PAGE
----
James Franco has inhabited another role of a poet for a biopic movie. In the semi-new film The Broken Tower, he takes on the role of early American Modernist poet Hart Crane. The film was written, produced, and directed by Franco. I have not seen it yet, though I do plan to rent it from Amazon, one of the only places I’ve found it to be available. It also opened recently in some larger cities, including New York. I liked Franco quite a bit as Allen Ginsberg in the film Howl. However, that film was different in the sense Franco did not direct it or write it, and the film mostly centered around the obscenity trial the poem caused in the 1950s, shortly after it was published by City Lights Books. It only covered very few parts of Ginsberg’s life.
The Broken Tower centers mostly around Crane’s life, including some of his homosexual relationships, poverty, and suicide. In the short trailer, which you can watch below, there are scenes of Franco reading Crane’s poetry, and I’m not sure how well that will translate to the screen, as Crane’s work is incredibly dense, whereas “Howl” and much of Ginsberg’s work is not as high-flown.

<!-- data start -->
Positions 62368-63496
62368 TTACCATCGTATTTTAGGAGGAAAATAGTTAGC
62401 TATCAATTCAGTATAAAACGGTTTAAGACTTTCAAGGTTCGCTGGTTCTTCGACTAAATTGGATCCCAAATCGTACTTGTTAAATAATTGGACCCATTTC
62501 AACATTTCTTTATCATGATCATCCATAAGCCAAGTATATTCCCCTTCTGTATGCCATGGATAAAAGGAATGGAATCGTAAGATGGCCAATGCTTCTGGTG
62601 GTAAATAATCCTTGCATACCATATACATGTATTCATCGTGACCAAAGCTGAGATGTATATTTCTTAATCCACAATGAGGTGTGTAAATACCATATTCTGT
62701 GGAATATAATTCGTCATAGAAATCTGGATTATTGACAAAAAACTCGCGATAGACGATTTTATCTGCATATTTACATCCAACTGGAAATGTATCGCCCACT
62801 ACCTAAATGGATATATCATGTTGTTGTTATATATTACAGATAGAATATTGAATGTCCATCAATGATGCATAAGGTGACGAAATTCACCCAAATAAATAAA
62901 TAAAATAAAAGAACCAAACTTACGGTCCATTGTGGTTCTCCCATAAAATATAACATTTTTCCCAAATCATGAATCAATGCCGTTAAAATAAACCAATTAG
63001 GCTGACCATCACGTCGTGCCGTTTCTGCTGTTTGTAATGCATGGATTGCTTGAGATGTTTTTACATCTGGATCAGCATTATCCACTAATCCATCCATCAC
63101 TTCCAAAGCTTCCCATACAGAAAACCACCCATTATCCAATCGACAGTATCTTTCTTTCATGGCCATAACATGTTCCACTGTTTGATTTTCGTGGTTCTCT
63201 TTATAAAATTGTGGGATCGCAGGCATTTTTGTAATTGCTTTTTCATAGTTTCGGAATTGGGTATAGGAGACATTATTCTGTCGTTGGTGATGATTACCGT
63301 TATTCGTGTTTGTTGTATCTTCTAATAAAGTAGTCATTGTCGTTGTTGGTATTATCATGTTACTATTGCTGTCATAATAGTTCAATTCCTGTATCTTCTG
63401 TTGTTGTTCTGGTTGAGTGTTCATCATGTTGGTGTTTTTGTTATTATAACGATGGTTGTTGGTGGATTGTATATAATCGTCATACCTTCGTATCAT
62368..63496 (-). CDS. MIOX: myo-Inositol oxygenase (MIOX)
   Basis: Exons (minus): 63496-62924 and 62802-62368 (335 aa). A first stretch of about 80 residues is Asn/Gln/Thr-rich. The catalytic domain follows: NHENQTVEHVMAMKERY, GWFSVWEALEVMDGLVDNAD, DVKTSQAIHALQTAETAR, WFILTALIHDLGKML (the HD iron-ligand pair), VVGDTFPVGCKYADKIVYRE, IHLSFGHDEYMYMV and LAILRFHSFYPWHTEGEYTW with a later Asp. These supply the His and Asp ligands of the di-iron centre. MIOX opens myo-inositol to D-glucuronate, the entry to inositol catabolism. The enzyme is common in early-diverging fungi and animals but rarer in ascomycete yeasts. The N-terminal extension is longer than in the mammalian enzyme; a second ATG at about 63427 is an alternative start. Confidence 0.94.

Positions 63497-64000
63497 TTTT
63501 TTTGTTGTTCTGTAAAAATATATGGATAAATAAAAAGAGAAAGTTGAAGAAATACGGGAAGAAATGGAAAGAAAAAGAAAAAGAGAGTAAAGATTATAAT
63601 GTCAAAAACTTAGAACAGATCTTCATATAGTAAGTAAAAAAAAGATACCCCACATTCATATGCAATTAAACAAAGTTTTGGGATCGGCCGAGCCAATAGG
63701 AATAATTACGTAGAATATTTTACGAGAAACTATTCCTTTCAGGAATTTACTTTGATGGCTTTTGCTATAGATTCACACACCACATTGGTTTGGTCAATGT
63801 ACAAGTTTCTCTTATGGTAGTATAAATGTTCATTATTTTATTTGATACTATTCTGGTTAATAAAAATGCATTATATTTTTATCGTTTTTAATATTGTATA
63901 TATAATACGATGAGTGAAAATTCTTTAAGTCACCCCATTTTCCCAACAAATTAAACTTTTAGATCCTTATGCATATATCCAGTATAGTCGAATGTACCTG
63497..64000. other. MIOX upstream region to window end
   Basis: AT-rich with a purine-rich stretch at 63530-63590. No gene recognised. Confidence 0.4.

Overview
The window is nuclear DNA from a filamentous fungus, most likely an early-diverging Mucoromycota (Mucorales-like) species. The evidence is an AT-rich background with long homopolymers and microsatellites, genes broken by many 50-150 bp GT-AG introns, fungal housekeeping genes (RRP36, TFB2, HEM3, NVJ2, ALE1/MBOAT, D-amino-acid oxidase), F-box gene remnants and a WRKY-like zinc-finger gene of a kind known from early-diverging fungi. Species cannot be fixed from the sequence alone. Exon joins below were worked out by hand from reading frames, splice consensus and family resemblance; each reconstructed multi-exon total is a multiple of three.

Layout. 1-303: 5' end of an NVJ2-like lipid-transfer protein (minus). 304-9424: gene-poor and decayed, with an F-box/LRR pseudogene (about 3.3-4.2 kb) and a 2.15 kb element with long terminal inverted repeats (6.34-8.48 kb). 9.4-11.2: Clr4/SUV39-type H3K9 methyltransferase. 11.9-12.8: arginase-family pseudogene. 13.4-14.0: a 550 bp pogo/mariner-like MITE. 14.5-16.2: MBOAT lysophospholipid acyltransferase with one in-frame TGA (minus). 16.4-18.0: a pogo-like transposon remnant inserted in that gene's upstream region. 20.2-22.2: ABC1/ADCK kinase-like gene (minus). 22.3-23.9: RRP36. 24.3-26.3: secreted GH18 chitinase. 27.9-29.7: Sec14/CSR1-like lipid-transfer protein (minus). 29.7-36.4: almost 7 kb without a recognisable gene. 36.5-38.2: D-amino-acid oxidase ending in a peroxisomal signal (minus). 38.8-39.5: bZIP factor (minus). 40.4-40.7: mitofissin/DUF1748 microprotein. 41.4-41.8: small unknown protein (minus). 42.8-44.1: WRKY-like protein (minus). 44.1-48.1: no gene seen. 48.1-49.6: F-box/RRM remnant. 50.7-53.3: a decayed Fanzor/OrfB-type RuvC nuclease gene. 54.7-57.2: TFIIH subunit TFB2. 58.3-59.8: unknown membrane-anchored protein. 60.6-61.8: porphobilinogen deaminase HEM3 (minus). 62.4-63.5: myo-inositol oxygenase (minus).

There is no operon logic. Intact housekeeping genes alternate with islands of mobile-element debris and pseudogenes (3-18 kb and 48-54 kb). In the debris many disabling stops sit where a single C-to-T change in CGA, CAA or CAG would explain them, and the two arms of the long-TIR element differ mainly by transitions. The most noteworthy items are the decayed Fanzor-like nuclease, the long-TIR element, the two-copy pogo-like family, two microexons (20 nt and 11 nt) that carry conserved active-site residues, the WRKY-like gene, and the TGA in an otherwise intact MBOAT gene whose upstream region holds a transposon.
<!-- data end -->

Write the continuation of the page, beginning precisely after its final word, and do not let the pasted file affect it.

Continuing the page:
The New York Times’ review of the film mentions that most of the film is shot in black and white, with a handheld camera. It also criticizes the film in stating, “But despite earnest attempts, Mr. Franco can’t bring the fervency of Crane’s poetry to life in the extensive recitations.” When I see the movie soon, perhaps I’ll follow-up with a blog post and write about how The Broken Tower compares to the film Howl.